Proceedings of the 14 WFMT World Congress of Music Therapy July 7-12, 2014 in Vienna/Krems, Austria
MUSIC AS A PUNCHBAG AN EXPLORATORY STUDY INTO THE EFFECTS OF MUSIC THERAPY ON THE EMOTION REGULATION OF FORENSIC PATIENTS WITH A MILD INTELLECTUAL DISABILITY Martina de Witte STEVIG, The Netherlands Introduction This study targets the treatment of mildly intellectually disabled (MID) patients within forensic psychiatry with an IQ between 50/55 and 85. The complex needs of these patients are situated on the boundary between psychiatry, justice, addiction care and disability care (Embregts & Grimbel duBois, 2005). People with MID have a significantly higher risk (three to four times more chance) of developing behavioural problems and psychiatric disorders than their normally gifted peers (Dekker et al., 2006; Stoll et al., 2004). Research into repeat offenders in The Netherlands shows that 40% of these criminals have MID. (IJzelendoorn, 2012). Even though music therapy is internationally acknowledged within forensic psychiatry, research into the effects of the therapy is rare (Hakvoort et al., 2013). Research is assumed to be appropriate because music therapy is more aimed at acting and less on talking (Neijmeijer et al., 2010). Emotion regulation issues are seen as important risk factors for delinquent behavior in MID patients (Dichterbij FPA het knooppunt, 2010; Vogelzang, 2005). Music therapy is also the common indication in treatment of emotion regulation issues. This exploratory study examines the question whether music therapy improves emotion regulation with forensic MID patients in the area of coping skills,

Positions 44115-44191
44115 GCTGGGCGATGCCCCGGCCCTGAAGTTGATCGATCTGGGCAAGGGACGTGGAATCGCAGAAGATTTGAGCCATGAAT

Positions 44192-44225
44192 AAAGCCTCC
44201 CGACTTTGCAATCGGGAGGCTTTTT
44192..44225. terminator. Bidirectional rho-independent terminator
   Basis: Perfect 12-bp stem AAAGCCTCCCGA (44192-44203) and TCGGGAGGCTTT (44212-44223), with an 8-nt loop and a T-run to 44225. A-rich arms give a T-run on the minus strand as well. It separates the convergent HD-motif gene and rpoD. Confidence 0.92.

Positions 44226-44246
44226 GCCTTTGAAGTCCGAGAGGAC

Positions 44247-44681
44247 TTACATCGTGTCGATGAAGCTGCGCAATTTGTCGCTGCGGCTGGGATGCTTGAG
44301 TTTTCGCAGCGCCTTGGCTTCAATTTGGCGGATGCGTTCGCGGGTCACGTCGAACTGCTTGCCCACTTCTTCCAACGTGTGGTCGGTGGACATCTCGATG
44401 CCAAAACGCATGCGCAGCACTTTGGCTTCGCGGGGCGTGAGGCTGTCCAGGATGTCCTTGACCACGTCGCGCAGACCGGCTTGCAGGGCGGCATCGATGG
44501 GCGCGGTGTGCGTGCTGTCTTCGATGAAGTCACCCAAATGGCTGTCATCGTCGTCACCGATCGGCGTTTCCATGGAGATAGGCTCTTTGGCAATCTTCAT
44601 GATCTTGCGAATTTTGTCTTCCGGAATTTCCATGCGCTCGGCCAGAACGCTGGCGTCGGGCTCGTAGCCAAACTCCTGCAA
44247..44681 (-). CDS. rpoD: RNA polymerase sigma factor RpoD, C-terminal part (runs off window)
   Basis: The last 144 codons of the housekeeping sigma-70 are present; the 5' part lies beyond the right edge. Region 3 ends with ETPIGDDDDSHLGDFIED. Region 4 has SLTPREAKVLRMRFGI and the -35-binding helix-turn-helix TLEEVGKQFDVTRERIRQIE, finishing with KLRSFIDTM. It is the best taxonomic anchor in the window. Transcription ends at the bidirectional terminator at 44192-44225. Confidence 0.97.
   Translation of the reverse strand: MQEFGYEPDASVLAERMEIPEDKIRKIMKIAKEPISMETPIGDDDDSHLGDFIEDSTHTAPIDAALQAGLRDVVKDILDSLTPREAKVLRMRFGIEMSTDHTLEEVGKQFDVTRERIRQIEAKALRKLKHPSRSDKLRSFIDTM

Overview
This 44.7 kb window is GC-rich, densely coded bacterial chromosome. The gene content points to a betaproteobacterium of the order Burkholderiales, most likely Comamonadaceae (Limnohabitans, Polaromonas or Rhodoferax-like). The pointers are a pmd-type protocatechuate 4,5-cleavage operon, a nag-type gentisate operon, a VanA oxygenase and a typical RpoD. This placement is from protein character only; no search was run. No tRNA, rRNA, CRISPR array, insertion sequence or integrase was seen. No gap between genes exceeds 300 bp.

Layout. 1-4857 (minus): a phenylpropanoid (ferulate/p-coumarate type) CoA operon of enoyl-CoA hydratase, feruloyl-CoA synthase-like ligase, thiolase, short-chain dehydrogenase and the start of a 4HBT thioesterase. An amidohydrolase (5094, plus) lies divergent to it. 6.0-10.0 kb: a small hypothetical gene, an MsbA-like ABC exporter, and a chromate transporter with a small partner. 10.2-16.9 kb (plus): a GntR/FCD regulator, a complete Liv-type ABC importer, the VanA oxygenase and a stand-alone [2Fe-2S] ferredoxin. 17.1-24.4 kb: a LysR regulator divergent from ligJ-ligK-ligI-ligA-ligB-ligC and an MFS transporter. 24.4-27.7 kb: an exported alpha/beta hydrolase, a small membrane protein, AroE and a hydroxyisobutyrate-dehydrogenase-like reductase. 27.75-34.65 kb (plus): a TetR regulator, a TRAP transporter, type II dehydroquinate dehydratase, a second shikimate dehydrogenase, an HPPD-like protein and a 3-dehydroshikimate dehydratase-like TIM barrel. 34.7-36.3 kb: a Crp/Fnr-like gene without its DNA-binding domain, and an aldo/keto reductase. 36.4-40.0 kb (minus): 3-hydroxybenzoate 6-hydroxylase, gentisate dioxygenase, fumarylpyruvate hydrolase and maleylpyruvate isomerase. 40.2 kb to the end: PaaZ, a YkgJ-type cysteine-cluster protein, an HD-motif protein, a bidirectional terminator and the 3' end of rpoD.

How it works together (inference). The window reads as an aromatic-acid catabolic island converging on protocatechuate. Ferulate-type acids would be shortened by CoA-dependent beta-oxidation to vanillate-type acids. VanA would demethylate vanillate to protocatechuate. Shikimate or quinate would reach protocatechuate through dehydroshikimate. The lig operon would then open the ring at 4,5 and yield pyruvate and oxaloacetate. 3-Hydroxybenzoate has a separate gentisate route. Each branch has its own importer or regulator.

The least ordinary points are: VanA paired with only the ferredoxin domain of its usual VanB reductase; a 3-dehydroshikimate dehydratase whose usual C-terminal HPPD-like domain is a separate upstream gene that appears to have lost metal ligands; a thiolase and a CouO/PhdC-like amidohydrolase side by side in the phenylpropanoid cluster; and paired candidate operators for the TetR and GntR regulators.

tension/anxiety regulation and expression of emotions will be reviewed. Method This was a comparative study (N=10) using an experimental (n =4) and a control group (n = 6). Patients were randomly assigned to one of the groups. The experimental group was offered music therapy intervention during 10 weeks and the control group was given ‘standard care as usual’. Groups were compared by pre- and post-test. Patients included were male and female (age 18-15 years) with MID and a forensic treatment referral from criminal proceedings. Emotion regulation problems were indicated as a risk factor for delinquent behavior. The intervention studied in this research was ‘Music as a punchbag’ (de Witte, 2011). Stress (tension) is linked to dynamics, tempo and timing of the musical play and to the patients’ own movement. Prior research shows that rhythm makes a powerful appeal to arousal (Sloboda & Juslin, 2010; Thaut, 2005; Wheeler, 2005). This study was executed within the forensic psychiatric department (FPD) of STEVIG in Oostrum, the Netherlands. The term emotion regulation is operationalized using three components: coping skills (measured with UCL: Utrechtse Coping Lijst Schreurs et al. 1988), Stress regulation (measured with Stress Thermometer: Verberne & Verzijl, 1997) and expression of emotion (measured
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